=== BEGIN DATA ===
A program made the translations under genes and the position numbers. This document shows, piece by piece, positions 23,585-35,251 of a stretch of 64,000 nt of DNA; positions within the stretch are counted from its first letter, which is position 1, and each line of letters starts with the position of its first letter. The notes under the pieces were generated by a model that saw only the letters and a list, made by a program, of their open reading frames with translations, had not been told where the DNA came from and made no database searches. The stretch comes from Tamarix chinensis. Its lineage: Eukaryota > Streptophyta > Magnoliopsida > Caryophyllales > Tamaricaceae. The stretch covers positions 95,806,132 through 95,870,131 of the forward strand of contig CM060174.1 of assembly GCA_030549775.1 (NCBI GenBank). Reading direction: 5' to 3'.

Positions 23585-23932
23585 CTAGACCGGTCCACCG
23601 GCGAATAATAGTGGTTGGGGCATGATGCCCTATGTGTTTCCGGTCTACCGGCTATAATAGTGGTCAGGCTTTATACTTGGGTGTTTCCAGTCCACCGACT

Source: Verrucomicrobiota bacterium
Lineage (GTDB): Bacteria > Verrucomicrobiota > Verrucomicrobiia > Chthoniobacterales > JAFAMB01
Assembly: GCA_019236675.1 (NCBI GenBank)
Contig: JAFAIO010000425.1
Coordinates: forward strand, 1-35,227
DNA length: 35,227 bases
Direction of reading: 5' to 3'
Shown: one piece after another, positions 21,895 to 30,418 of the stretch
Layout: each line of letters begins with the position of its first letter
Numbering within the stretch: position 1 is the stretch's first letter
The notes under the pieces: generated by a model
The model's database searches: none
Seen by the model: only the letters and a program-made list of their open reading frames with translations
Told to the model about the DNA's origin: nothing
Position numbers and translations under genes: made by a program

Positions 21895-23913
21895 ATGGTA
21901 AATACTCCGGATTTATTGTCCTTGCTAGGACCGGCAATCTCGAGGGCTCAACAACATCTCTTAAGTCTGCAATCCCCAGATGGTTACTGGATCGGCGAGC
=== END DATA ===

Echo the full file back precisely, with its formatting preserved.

A program made the translations under genes and the position numbers. This document shows, piece by piece, positions 23,585-35,251 of a stretch of 64,000 nt of DNA; positions within the stretch are counted from its first letter, which is position 1, and each line of letters starts with the position of its first letter. The notes under the pieces were generated by a model that saw only the letters and a list, made by a program, of their open reading frames with translations, had not been told where the DNA came from and made no database searches. The stretch comes from Tamarix chinensis. Its lineage: Eukaryota > Streptophyta > Magnoliopsida > Caryophyllales > Tamaricaceae. The stretch covers positions 95,806,132 through 95,870,131 of the forward strand of contig CM060174.1 of assembly GCA_030549775.1 (NCBI GenBank). Reading direction: 5' to 3'.

Positions 23585-23932
23585 CTAGACCGGTCCACCG
23601 GCGAATAATAGTGGTTGGGGCATGATGCCCTATGTGTTTCCGGTCTACCGGCTATAATAGTGGTCAGGCTTTATACTTGGGTGTTTCCAGTCCACCGACT

Source: Verrucomicrobiota bacterium
Lineage (GTDB): Bacteria > Verrucomicrobiota > Verrucomicrobiia > Chthoniobacterales > JAFAMB01
Assembly: GCA_019236675.1 (NCBI GenBank)
Contig: JAFAIO010000425.1
Coordinates: forward strand, 1-35,227
DNA length: 35,227 bases
Direction of reading: 5' to 3'
Shown: one piece after another, positions 21,895 to 30,418 of the stretch
Layout: each line of letters begins with the position of its first letter
Numbering within the stretch: position 1 is the stretch's first letter
The notes under the pieces: generated by a model
The model's database searches: none
Seen by the model: only the letters and a program-made list of their open reading frames with translations
Told to the model about the DNA's origin: nothing
Position numbers and translations under genes: made by a program

Positions 21895-23913
21895 ATGGTA
21901 AATACTCCGGATTTATTGTCCTTGCTAGGACCGGCAATCTCGAGGGCTCAACAACATCTCTTAAGTCTGCAATCCCCAGATGGTTACTGGATCGGCGAGC